We also include some extremely rare footage of the Hawker-Siddeley “Kestrel” in action at the Brush Works in Loughborough. Other classes include 33, 37, 40, 45, 46, 47, 50, 55 and 56, plus some odd glimpses of Metro Vick Co-Bos, Baby Deltics and a Class 13 at Tinsley with 40 001 running around.

Spread over a number of years we see many types in their original green liveries as well as their later Corporate Blue. Other features include a Class 45 working with a brake tender, a couple of shots of the ill-fated DP2 plus an extraordinary scene on Shap where following a EE Type 4 failure a steam banker is used behind which is another EE Type 4 complete with its own train!

A number of special workings also feature such as the “Deltic Fenman” and the “Deltic Devonian”. We also see the 1977 introduced “Jubilee” at Chelmsford with a pristine 47 164 complete with a Union Jack emblazoned on its sides. Several Pullman trains are seen including the “Tyne-Tees Pullman”, “Yorkshire Pullman” and “Queen of Scots”. We enjoy scenes of 47s, 50s and HST along the sea wall at Dawlish as well as the comings and goings at York with numerous Deltics in action.

There are some brief shots of the HST prototype at Shildon; now the subject of “Project Miller”. We do not ignore freight and many different types of goods traffic are seen from early mixed consists, Speedlink, tanks, stone and Merry-go-Round trains, the latter in the hands of both Class 47s and 56s.

All in colour throughout except for the Kestrel film. An authentic soundtrack has been added along with an extensively researched commentary.

Cover photo:- Cover photo:- Keith Pirt/Courtesy Book Law Publications, D9013 “The Black Watch” near Gamston Signal Box, June 1963.

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Volume 194

Scottish Railways Remembered Part 7 (60-mins) Price £19.75

**RELEASED May 2015**

The seventh volume in this series and this time our one hour long production includes Carlisle, Edinburgh, Glasgow Buchanan Street, Stirling, Thornton Junction and Perth before ending at Aberdeen.

From Carlisle we travel to Edinburgh on the Warwickshire Railway Society’s three day epic tour in 1966. Steam action is seen a plenty at Waverley station, plus the diesel hauled Royal Train in September 1964. We spend time at St. Margaret’s shed as well as the new marshalling yards at Millerhill. The Railway Society of Scotland’s J36 tour takes us to Portobello, Musselburgh, Smeaton and Corstophine before we explore the former Caledonian Railway’s Princes Street station.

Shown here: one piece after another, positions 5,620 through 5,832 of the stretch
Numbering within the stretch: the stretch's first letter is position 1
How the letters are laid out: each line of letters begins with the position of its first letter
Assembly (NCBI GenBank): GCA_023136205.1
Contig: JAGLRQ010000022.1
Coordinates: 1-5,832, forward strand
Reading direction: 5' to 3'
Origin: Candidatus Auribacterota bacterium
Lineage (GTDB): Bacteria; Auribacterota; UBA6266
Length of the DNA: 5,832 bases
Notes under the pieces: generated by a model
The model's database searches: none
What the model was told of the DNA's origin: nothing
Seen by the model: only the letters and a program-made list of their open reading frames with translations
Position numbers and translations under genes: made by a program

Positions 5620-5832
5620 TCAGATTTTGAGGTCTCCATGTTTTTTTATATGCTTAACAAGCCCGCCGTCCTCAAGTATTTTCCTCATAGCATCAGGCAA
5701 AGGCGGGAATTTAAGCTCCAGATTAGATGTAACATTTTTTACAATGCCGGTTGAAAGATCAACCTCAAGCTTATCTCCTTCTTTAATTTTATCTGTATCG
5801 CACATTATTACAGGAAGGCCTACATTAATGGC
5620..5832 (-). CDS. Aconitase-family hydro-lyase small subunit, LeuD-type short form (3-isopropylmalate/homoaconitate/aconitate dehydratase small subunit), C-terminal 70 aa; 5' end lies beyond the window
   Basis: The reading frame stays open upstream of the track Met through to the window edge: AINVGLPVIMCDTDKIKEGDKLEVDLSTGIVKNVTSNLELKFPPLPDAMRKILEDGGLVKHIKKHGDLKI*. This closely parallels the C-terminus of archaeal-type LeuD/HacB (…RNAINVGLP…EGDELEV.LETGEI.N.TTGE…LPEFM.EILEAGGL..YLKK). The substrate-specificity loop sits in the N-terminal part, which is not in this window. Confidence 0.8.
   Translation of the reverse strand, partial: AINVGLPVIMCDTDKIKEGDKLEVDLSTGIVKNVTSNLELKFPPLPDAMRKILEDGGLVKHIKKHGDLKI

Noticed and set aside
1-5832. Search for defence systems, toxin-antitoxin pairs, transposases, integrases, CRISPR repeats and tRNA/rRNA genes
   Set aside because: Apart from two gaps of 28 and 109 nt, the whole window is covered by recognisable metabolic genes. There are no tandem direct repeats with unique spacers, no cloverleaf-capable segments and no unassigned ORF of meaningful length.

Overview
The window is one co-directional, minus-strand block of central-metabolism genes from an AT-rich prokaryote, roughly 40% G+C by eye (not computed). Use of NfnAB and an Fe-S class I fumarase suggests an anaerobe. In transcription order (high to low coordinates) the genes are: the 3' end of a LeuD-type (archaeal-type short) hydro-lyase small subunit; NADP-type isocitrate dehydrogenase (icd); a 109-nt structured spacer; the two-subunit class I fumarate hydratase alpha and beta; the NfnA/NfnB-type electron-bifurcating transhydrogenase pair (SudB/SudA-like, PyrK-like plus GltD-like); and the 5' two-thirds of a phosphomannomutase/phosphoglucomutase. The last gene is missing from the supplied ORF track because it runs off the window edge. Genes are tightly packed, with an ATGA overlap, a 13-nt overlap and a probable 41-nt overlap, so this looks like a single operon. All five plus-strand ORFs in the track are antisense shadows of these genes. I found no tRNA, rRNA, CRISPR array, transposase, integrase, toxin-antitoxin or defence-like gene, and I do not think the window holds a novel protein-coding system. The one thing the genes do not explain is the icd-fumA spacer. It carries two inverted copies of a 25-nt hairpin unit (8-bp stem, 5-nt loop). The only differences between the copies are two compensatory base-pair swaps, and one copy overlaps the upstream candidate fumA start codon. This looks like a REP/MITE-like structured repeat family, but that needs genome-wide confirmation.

Another new marshalling yard was built at Thorntom Junction where we see J37s, J38s, B1s and WD 2-8-0s all working on the then expanding coal traffic around Fife. Our journey then takes us to the “other” Forth Bridge at Throsk, near Alloa.

A surprise for many enthusiasts was that the final home for Gresley’s A4 Pacifics was not the East Coast Main Line but on the 3-hour expresses from Glasgow to Aberdeen. By May 1964 all the remaining class members were allocated to Scottish Region sheds bar one, and they settled down to several good years of work on this route being quite at home on the tightly timed 3-hour expresses.

We visit the Glasgow terminus of these 3-hour expresses at Buchanan Street before moving on to Stirling to watch the steam activity there including the last workings of Stanier’s Coronation class Pacifics. At Perth more steam action is seen at the station plus a visit to the shed.

Our journey continues via Coupar Angus, Stonehaven and Cove Bay before concluding at Aberdeen. Here we see the joint station that opened in 1867 and then visit Ferryhill shed which was the home, in June 1965, of seven A4 Pacifics.

All the archive film was filmed entirely in colour and mostly during the 1960s. An authentic soundtrack has been added along with an extensively researched commentary complementing this nostalgic look at the railways in Scotland.

Cover photo:- Cover photo:- Keith Pirt/Courtesy Book Law Publications, “A2” Pacific No.60532 “Blue Peter” on an Aberdeen to Glasgow express.

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Volume 193

Along Southern Lines Part 9 – A Final Tribute (82-mins) Price £19.75

**RELEASED April 2015**

The magic and variety of the Southern is seen in this latest volume in our series. From the mighty and powerful Bulleid Pacifics and BR Standard locomotives on the main lines to the West Country to the tiny Brighton Terrier 0-6-0Ts on Hayling Island. Even a nice cameo of 35028 “Clan Line” from the real days of steam to early preservation. It is not all Bulleids though as we also feature BR Standards and Maunsell locomotives including a Lord Nelson and a Mogul on the West London extension plus a Schools Class 4-4-0 at Reading.